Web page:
Whenever casting for pike always assume pike are watching or at least nearby and aware of a fly’s presence once hitting the water. Let it sink momentarily and then give it some life. Streamers are the rule here, so start off slow with foot-long retrieves, gradually increasing speed in an erratic, darting motion, then flowing down again as it is pulled through the target area, speeding up again only if a fish is seen in pursuit. Long casts allow plenty of time to experiment. At intervals, don’t hesitate to stop the retrieve altogether, allowing it to sink a little bit, as if tired or injured. Pike will nail a fly moving or hanging.. If a strike fails to come, wait a few minutes, allowing the pike to settle back in and try again. Remember, too, pike are notorious for following a potential victim. It is not uncommon for them to strike at boatside, or just as you lift the road to recast. In the case of a follow, speeding up the retrieve often works, but always; always be ready for the attack and work the fly all the way in before lifting it from the water.
It is important also to quickly, eliminate slack in the line once the fly hits the water for the purpose of setting the hook quickly. When these fish strike it comes fast and furious. I prefer keeping the rod tip low, pointed at the target area, keeping the line straight on the retrieve, setting the hook with an aggressive backward tug on the line. not Lifting jig of the rod, especially, on larger pike. By doing so, the hook point is at a better angle to penetrate flesh and fewer misses are the result. Once the fish is solidly felt a second backward strike should follow, just to make sure. By striking this way, the fly. will still be in the water, in front of the fish increasing the chances .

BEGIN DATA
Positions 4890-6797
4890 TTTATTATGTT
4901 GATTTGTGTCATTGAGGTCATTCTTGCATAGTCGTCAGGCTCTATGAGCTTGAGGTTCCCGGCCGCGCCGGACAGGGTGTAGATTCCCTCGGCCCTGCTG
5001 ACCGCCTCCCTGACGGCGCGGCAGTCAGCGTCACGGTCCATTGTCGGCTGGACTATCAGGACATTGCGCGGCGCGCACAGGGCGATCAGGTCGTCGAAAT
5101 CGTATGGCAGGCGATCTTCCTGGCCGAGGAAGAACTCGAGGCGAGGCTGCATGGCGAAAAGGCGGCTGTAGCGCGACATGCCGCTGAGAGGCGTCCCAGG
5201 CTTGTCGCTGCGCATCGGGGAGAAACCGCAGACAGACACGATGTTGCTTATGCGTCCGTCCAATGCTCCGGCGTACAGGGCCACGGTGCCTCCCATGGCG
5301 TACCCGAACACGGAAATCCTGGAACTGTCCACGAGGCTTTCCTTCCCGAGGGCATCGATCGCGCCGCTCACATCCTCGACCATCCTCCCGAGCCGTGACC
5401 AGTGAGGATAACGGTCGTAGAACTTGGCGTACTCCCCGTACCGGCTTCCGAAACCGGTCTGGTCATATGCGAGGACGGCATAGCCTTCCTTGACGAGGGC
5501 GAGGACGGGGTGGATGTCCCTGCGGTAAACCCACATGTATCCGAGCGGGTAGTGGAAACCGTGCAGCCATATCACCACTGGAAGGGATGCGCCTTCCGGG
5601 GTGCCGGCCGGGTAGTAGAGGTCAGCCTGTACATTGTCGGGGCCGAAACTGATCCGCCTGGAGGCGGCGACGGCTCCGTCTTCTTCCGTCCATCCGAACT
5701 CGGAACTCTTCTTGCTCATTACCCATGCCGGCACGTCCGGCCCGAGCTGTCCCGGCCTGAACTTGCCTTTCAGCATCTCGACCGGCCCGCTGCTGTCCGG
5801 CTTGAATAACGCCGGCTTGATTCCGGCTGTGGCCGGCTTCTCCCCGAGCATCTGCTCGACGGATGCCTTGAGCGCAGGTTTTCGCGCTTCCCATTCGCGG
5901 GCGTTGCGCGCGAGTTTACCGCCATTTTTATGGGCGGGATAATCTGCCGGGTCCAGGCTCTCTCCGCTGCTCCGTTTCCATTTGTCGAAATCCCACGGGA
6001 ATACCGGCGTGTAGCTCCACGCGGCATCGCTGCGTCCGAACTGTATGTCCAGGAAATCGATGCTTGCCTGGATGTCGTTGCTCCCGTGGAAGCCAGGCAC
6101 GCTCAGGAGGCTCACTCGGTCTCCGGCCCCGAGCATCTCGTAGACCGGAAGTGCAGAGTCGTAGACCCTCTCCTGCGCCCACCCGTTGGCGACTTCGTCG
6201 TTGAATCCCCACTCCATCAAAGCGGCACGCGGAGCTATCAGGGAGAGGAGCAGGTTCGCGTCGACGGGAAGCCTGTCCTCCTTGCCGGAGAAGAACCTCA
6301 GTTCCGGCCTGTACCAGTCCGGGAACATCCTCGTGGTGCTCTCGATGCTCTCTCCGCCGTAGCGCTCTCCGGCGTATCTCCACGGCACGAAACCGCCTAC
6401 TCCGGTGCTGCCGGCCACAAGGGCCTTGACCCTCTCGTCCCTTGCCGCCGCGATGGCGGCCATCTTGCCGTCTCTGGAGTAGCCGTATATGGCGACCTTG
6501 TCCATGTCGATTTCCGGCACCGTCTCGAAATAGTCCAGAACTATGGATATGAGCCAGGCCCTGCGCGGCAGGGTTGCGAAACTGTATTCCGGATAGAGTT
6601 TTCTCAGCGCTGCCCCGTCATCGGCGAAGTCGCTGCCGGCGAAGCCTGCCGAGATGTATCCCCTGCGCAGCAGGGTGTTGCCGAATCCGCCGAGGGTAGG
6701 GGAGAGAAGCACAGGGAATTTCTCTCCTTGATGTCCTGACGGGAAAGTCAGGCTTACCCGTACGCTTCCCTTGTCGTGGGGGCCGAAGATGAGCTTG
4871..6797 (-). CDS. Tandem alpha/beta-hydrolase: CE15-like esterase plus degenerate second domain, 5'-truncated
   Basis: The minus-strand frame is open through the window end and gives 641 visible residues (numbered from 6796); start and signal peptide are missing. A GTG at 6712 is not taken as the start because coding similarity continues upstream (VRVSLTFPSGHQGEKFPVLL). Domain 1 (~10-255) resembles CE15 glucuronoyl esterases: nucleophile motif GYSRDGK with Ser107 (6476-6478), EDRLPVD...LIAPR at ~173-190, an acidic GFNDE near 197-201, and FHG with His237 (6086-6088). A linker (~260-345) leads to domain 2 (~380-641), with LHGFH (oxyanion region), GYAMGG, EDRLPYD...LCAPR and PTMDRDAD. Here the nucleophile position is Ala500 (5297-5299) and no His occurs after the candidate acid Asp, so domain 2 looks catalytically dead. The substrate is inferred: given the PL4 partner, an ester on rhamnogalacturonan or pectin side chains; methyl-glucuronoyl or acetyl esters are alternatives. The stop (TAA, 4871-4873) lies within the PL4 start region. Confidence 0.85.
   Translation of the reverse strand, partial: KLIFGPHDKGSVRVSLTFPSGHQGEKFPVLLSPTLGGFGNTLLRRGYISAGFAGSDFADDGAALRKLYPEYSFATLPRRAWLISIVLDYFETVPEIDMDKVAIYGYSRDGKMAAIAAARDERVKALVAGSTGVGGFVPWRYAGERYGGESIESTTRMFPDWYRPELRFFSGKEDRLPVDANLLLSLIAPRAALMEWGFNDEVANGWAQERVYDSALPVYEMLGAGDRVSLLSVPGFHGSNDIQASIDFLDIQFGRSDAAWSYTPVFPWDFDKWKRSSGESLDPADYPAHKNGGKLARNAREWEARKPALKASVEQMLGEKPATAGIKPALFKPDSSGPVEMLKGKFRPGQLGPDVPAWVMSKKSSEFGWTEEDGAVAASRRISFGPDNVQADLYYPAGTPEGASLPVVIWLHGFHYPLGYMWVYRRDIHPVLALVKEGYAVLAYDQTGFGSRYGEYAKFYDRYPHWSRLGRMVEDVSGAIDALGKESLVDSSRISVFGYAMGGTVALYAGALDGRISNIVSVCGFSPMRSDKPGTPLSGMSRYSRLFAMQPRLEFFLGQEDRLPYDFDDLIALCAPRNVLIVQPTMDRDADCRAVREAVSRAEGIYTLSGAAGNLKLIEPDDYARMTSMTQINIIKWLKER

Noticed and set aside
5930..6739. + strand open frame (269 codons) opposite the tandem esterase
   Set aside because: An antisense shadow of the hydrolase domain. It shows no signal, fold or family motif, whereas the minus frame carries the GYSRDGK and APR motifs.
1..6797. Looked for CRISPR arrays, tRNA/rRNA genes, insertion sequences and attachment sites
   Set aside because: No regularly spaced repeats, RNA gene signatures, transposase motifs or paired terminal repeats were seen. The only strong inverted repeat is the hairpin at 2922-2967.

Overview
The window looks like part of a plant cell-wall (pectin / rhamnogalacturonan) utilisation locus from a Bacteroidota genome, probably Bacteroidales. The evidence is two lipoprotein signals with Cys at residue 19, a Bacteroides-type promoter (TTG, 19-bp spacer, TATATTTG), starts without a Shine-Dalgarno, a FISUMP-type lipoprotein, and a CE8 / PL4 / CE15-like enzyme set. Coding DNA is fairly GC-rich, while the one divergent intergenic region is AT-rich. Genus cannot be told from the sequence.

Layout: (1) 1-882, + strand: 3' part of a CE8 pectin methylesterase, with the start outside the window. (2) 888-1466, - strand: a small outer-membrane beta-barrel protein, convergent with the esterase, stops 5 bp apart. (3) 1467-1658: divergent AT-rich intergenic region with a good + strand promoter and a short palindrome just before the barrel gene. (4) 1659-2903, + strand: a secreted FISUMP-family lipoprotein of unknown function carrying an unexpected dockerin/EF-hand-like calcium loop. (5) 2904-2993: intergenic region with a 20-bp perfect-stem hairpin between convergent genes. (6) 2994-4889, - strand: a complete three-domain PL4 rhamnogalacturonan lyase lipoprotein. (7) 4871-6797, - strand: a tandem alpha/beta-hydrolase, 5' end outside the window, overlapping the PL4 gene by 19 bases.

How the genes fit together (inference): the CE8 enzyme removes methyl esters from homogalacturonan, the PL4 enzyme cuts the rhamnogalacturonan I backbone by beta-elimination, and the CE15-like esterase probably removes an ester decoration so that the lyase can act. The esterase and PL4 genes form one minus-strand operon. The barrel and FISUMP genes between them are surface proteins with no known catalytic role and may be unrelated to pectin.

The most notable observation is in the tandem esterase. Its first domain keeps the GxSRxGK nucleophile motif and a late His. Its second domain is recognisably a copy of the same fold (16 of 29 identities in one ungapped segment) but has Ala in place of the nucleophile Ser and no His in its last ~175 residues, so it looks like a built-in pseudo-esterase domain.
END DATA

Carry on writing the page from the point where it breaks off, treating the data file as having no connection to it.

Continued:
Maine pike waters are no place for trout rods. These are powerful fish, even the small ones. The larger fish are actually demanding on all components. Although I prefer multiplying reels for various reasons any well built single-action counterpart with a smooth drag will do the job. Contrary to popular belief, these fish rarely make long runs. So 100-yards of backing in the 20-pound test range is adequate.
What is needed is a rod with some grit, particularly in the mid-section ‘and tip. It need not be long, 8-1/2-to-9-feet, but achieving some level of control is important, too. A rod of this nature will makes things easier all around.
As for line, a floater is used exclusively through the spring and summer seasons. Once pike begin to move from deep water in the fall an intermediate-to-fast sink-tip will reach needed depths. Standard weight-forward tapers will handle most situations, particularly in the hands of experienced casters, but one of the speciality tapers, such as Cortland’s “Pike/Musky” taper, will help beat the wind and make casting and turning-over heavy, bulky, flies easier for casters of all levels. Size 8 or 9 is recommended.
Of critical importance is the leader. It must be long enough to deliver flies with little disturbance, yet short enough to control. It must aid in turning-over large pike flies properly and it must also be strong. Something from 8 to 9-feet is a good length. On the tippet-end, wire is often used but wire kinks make it difficult to cast and drop to the water without a disturbance. Pike also inhale their prey, often engulfing a fly. The pike’s teeth are not razor-edged but pointed. ‘They do not cut through a tippet, but fray it in the struggle. With that in mind a tippet merely has to be heavy, enough to withstand this action.
What works best is a shock-tippet the same as those used for baby tarpon and other saltwater game. Those available commercially are ideal. Climax makes theirs of Perlon. They meet all necessary requirements for this type of work meet are easy to construct knots with, even in 20-to-30-pound test.
When it comes to flies, Maine pike do not seem overly fussy. Smelt are a traditional food source in the Belgrades, as are shiners and white perch. Traditional Maine streamer patterns tied larger and fuller than normal on size 2 hooks such as the Grey and Black Ghosts will catch these fish. So will many saltwater streamer patterns, particularly Deceivers. Other popular offerings fall along more bass and pike-like design. Topping the list of Mike Holt, owner and proprietor of the Fly Fishing Only Shop in Fairfield, who caters to a growing number of pike enthusiasts, are Whitlock’s Water Pup in black as well as purple, Dalberg Divers, particularly the Mega-Diver, Whitlock’s Hare Diver and the Clouser Crippled Minnow, all on size 2 and size 3 hooks. Other baitfish,, mice and floating bug patterns, even diving balsawood designs will also work. Time and time again experiments prove surprising.